There comes a time in every parent’s life when we have to let go. Even though I’m not quite there yet with my oldest son, I know it’s coming soon. He’s a senior in high school, after all, with college looming just around the corner. So why do I feel so unprepared for this next stage?
Maybe it’s because I’ve been so darn busy lately. Moving back to the U.S. after living in Italy for two years has kept me on the fringe of insanity, what with all the packing, unpacking, and traveling. Not to mention my husband’s military retirement, his months of searching for and starting a new career in the civilian world, deciding where to live, buying a house, and getting all three kids settled into yet another new school system. And then there’s the celiac side of my life, which follows me around like a shadow, with its own set of needs and demands.
Fortunately, my son, Peter, took the lead with regard to his college career. He wrote to schools, collected information, talked with peers and counselors, narrowed down his choices, and set up dates to visit the schools that interested him the most. The only thing he couldn’t do by himself was drive to the schools because, after living in Europe where the driving age was 18, he still didn’t have a driver’s license.
So one beautiful day this past fall, my husband, son and I, with Map Quest directions in hand, pointed the minivan north to visit five small liberal arts colleges in New York, Vermont, New Hampshire, and Connecticut. Since the timing of this milestone trip came amidst such an overall tumultuous time in our lives, I didn’t do too much preparation for it celiac-wise. For even though I instinctively knew what to pack in the cooler for the car trip, including snacks and breakfast food, and I’d actually made reservations at hotels for two of the three nights we’d be away, I was still nervous. That’s because it had been two years since I was a person with celiac disease traveling in the U.S. It was almost as if I were navigating foreign territory!
More than half way through the first 340-mile leg of the trip, we pulled off the highway and into a Wendy’s. Recalling that Alamo Celiac (http://www.alamoceliac.org/) member Debbie Holladay included this fast food place in her April 2007 newsletter review I felt it was a safe bet for a quick bite. Inside the restaurant, a nutrition poster listed the top major food allergens for all of Wendy’s food items, making it easy for me to choose chili and a baked potato for my lunch. Just to be sure I hadn’t poisoned myself, I also later checked Wendy’s website for their updated gluten-free list.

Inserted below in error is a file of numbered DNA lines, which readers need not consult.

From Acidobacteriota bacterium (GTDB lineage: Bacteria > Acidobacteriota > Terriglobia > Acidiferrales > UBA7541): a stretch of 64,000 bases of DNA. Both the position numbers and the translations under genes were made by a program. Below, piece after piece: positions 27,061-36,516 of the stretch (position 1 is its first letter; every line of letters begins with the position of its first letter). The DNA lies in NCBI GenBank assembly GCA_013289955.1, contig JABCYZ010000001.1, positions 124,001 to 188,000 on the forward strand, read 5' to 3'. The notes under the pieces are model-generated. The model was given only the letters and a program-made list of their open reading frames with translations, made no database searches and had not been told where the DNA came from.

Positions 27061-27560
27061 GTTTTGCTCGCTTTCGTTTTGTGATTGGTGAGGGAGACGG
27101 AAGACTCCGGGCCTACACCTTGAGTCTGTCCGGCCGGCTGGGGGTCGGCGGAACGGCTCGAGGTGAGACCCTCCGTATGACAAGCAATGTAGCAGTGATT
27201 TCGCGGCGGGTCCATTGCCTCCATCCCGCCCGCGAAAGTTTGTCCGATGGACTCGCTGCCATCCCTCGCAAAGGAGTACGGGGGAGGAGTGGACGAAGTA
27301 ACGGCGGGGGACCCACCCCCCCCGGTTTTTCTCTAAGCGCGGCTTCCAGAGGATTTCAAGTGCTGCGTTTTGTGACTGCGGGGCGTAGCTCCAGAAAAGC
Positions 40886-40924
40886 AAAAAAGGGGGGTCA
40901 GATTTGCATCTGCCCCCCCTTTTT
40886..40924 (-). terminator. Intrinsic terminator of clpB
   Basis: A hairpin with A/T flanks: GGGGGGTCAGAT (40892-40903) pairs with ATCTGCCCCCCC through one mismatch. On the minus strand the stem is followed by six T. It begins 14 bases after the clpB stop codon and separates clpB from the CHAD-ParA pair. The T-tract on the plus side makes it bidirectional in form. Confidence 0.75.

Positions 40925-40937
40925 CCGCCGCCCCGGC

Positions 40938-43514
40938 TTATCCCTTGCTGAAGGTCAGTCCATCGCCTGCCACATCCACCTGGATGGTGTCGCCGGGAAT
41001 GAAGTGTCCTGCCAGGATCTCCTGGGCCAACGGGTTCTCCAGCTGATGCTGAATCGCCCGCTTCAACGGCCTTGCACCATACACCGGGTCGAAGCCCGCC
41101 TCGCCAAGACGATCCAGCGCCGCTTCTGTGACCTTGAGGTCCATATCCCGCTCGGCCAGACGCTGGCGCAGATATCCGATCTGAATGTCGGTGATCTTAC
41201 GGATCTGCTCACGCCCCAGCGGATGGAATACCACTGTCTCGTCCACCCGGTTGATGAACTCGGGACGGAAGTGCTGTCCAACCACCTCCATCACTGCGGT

A few more miles down the road we arrived at the first college on my son’s list. We joined up with other potential students and their families for a one-hour information session followed by a one-hour student-led campus tour. Then we took a quick jaunt into the nearest town (bookstore, jewelry store, smattering of eateries, not too many bars) before hitting the road again. We needed to log an additional 200 miles that night to reach our hotel so we could attend another school’s information session and campus tour early the next morning.
Our route from New York State to Vermont took us through Albany right about the same time that evening rush-hour traffic and nighttime darkness engulfed us. Struggling to focus on the miniscule letters on my road atlas, I directed my husband to a highway exit that led away from the city along a dark and twisty road, in a sparsely populated area, towards Vermont. Noting it was nearing dinnertime, and doubting I’d find a place that could accommodate me, I was resigned to snacking on hard-boiled eggs, crackers, and fruit I’d brought along for just such a scenario.
Right about then, however, a hand-painted sign above the doorway on a barn-like structure at the side of the road caused me to do a double-take. “Did you see that?” my husband asked excitedly. With a hard brake and a quick U-turn, we all sat dumbfounded outside a place called Sherry Lynn’s Gluten Free Bakery & Café, in Brunswick, NY. Run by celiac Sherry, and her non-celiac husband, the restaurant was birthed from their frustration over not having a safe local place where Sherry could eat out. In their two months of business, a steady stream of celiac customers, in addition to a loyal local non-celiac following who just like the food, have made their way to Sherry Lynn’s. They also recently catered a support group meeting in nearby Albany. The night we were there, a large pan of gluten-free pasta and oversized gluten-free rolls tempted our palates. Neither disappointed. On the way out I also purchased sweet cinnamon fritters for breakfast the next morning.
Back in the van, rechecking our route before setting out, I noticed something strange - we were on the wrong road to Vermont. Somehow I’d mixed up the directions and had pointed us towards a college we’d be visiting later in the trip instead of to the one where we had an appointment the next morning. Quickly calculating what we should do at this point (backtrack all the way to the interstate or forge ahead on the dark county roads), I marveled at the improbability of it all: I was in New England, visiting colleges with my son, when I took a major wrong turn and found a newly-opened totally gluten-free restaurant. Call it what you will – fate, fortune, destiny – but I’d like to think of it as the wave of the future; that dining gluten-free in the U.S. will just keep getting easier!